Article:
Receive Windows Messages In Your Custom Delphi Class – NonWindowed Control/Object

Windows messages are a key ingredient in communication between Windows and (your) application and also in communication between (two) applications.

Even without your knowledge Windows messages are being posted and handled by forms in your application.

For example, when the user closes the form in your application, the WM_CLOSE message is sent to the window/form and the form gets closed (if you do not react programmatically).

For an application to receive a Window message, the application must provide a *window* a message will be sent to. In normal situation this window is the (main) form in your application. You write a procedure to handle a specific message, like WM_NCHitTest, and you are done.

BUT, what if you do NOT have a window to receive a message? What if you want to handle messages in your custom class derived from TObject?

Handle Windows Messages in TMyObject = class(TObject)

A Delphi control that has a window handle (derives from TWinControl) can receive Windows messages. The TObject does not expose a window handle, and therefore any of your custom classes (deriving from TObject) cannot receive and handle Windows messages, at least not “by default”.

To enable your custom class to receive Windows messages you must provide a window handle to the message sender.

The trick is in using the following methods (defined in classes.pas – therefore straightforward to use):

  • AllocateHWnd(WndMethod : TWndMethod). AllocateHWnd is used to create a window that is not associated with a windowed control.
  • The WndMethod : TWndMethod specifies the window procedure that the generated window uses to respond to messages.
  • DeallocateHWnd. DeallocateHWnd destroys window that was created using the AllocateHWnd function.

The TMsgReceiver skeleton below is a custom class derived from TObject capable of receiving and handling Windows messages.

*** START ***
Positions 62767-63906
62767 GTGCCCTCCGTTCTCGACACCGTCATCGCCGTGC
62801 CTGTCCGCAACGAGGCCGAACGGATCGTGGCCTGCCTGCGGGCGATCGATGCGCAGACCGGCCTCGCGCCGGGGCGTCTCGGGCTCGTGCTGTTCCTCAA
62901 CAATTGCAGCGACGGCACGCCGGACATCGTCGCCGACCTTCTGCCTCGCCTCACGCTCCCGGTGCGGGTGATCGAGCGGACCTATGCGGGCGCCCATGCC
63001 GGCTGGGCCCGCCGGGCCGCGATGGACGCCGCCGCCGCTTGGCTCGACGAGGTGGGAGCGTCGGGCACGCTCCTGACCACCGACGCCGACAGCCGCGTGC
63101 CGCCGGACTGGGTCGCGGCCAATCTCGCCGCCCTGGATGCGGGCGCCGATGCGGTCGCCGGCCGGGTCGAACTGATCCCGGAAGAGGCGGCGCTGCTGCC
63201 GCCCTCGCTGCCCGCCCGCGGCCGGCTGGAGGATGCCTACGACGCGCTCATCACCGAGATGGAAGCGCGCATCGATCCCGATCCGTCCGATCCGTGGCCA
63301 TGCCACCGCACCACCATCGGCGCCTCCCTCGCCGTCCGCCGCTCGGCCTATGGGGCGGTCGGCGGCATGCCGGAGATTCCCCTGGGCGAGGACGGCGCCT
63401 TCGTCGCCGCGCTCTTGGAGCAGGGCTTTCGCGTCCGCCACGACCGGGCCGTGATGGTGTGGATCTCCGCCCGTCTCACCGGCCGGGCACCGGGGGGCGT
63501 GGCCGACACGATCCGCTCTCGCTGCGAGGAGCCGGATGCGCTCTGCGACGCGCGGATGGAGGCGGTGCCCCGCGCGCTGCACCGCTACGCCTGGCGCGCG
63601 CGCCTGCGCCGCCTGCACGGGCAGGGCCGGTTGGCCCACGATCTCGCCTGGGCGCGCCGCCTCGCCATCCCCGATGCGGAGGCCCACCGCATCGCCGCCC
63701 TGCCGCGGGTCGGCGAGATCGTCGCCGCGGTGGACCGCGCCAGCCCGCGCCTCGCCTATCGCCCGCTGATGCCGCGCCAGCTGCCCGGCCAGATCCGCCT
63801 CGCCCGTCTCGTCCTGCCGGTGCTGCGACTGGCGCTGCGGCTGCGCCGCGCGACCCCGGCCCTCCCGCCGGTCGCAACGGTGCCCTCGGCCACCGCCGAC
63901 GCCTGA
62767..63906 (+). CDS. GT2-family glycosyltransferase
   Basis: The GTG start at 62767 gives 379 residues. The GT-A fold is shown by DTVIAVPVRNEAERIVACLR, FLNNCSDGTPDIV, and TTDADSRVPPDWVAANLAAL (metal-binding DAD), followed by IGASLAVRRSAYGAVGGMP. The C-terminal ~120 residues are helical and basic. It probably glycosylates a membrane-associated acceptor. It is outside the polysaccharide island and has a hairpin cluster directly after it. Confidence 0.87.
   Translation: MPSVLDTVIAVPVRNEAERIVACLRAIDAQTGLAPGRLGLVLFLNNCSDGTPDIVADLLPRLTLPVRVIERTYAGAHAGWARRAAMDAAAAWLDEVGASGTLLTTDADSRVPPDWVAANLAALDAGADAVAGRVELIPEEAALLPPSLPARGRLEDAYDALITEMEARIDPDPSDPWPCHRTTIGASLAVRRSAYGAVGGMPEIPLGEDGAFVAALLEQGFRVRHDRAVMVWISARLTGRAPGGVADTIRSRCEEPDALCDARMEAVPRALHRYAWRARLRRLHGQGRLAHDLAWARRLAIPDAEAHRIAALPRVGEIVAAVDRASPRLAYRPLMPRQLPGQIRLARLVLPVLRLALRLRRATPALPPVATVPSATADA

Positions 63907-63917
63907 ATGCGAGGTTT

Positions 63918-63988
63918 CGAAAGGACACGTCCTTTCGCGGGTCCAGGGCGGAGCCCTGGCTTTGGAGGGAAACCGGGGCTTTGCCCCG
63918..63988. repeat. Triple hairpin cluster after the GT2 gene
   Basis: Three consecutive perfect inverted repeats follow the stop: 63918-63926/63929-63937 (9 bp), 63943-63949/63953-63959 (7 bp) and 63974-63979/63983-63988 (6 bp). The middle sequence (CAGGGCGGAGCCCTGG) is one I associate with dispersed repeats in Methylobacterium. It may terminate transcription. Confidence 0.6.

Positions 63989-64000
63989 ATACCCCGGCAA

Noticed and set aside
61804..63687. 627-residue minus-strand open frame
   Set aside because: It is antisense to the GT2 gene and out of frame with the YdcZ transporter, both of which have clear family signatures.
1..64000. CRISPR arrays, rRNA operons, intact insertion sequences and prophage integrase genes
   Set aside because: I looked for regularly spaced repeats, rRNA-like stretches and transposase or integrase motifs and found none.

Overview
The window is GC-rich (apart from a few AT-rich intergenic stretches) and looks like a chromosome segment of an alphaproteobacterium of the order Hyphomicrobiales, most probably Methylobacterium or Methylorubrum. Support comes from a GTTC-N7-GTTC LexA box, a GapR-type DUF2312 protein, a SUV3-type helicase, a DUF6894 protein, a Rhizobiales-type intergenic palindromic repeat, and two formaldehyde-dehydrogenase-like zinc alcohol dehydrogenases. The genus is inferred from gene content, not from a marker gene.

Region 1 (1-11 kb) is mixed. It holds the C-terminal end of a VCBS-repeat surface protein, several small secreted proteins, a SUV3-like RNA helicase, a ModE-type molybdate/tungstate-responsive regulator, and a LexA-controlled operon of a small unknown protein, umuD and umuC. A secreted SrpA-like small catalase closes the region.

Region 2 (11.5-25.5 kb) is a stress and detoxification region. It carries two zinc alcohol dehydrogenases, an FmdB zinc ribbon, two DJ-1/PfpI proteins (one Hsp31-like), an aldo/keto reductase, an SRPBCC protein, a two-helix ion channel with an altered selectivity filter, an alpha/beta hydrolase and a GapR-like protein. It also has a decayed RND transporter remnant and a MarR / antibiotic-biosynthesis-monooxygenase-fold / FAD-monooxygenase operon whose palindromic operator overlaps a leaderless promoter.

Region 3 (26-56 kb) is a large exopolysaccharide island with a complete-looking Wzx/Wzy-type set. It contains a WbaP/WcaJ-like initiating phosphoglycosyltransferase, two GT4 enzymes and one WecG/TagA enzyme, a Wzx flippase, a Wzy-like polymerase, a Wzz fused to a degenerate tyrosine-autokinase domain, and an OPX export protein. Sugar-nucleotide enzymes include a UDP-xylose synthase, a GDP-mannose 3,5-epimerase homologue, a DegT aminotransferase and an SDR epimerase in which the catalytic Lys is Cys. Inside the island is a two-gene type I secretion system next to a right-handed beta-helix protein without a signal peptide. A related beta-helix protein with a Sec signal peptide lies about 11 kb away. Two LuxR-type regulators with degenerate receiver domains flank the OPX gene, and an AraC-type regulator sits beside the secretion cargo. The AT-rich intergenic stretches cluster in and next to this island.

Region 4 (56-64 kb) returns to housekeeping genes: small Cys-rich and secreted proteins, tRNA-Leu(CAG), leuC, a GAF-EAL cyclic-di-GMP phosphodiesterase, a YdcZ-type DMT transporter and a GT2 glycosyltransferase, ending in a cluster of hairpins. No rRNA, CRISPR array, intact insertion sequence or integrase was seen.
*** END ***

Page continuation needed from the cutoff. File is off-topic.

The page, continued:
TMsgReceiver = class(TObject)
  fMsgHandlerHWND : HWND;
  procedure WndMethod(var Msg: TMessage);
  constructor Create;
  destructor Destroy; override;


constructor TMsgReceiver.Create;
  inherited Create;

  fMsgHandlerHWND := AllocateHWnd(WndMethod);

destructor TMsgReceiver.Destroy;

procedure TMsgReceiver.WndMethod(var Msg: TMessage);
  if Msg.Msg = WM_MY_UNIQUE_MESSAGE then
    //do something
    Msg.Result := DefWindowProc(fMsgHandlerHWND, Msg.Msg, Msg.wParam, Msg.lParam);

In the WndMethod procedure (the window procedure for the hidden window) you handle all the messages you are interested in. For all other messages a call to DefWindowProc is needed to ensure default processing for any messages that your code does not process.

Handle a Message From Another Application

With the above skeleton, you can now handle messages sent from other applications.

Suppose some application registers Windows message using RegisterWindowMessage API call. The RegisterWindowMessage function is typically used to register messages for communicating between two cooperating applications.

The “sending” application would have a line like:

WM_MY_APP_MESSAGE := RegisterWindowMessage('MSG_MY_APP_MESSAGE');

Where WM_MY_APP_MESSAGE is a cardinal value field used when posting the message to (all) windows.

The WM_MY_UNIQUE_MESSAGE also needs to be registered in TMsgReceiver using the same “’MSG_MY_APP_MESSAGE’” – as if two different applications register the same message string, the applications return the same message value.

Let’s say we post this message in a form’s OnMouseDown event:

procedure TClickSendForm.FormMouseDown(Sender: TObject; Button: TMouseButton; Shift: TShiftState; X, Y: Integer);

The HWND_BROADCAST parameter ensures that our WM_MY_APP_MESSAGE is posted to all top-level windows in the system, including disabled or
invisible unowned windows, overlapped windows, and pop-up windows AND our TMsgReceiver hidden window.

To handle the message in the TMsgReceiver instance have the WndMethod as:

procedure TMsgReceiver.WndMethod(var Msg: TMessage);
  if Msg.Msg = WM_MY_UNIQUE_MESSAGE then
    Point.X := Msg.LParam;
    Point.Y := Msg.WParam;
    // just to have some "output"
    Windows.Beep(Point.X, Point.Y);
    Msg.Result := DefWindowProc(fMsgHandlerHWND, Msg.Msg, Msg.wParam, Msg.lParam);

The “Point” is a field in the TMsgReceiver. And there you have it – TMsgReceiver receiving where the user has clicked on the form in some other application.

And that’s it.

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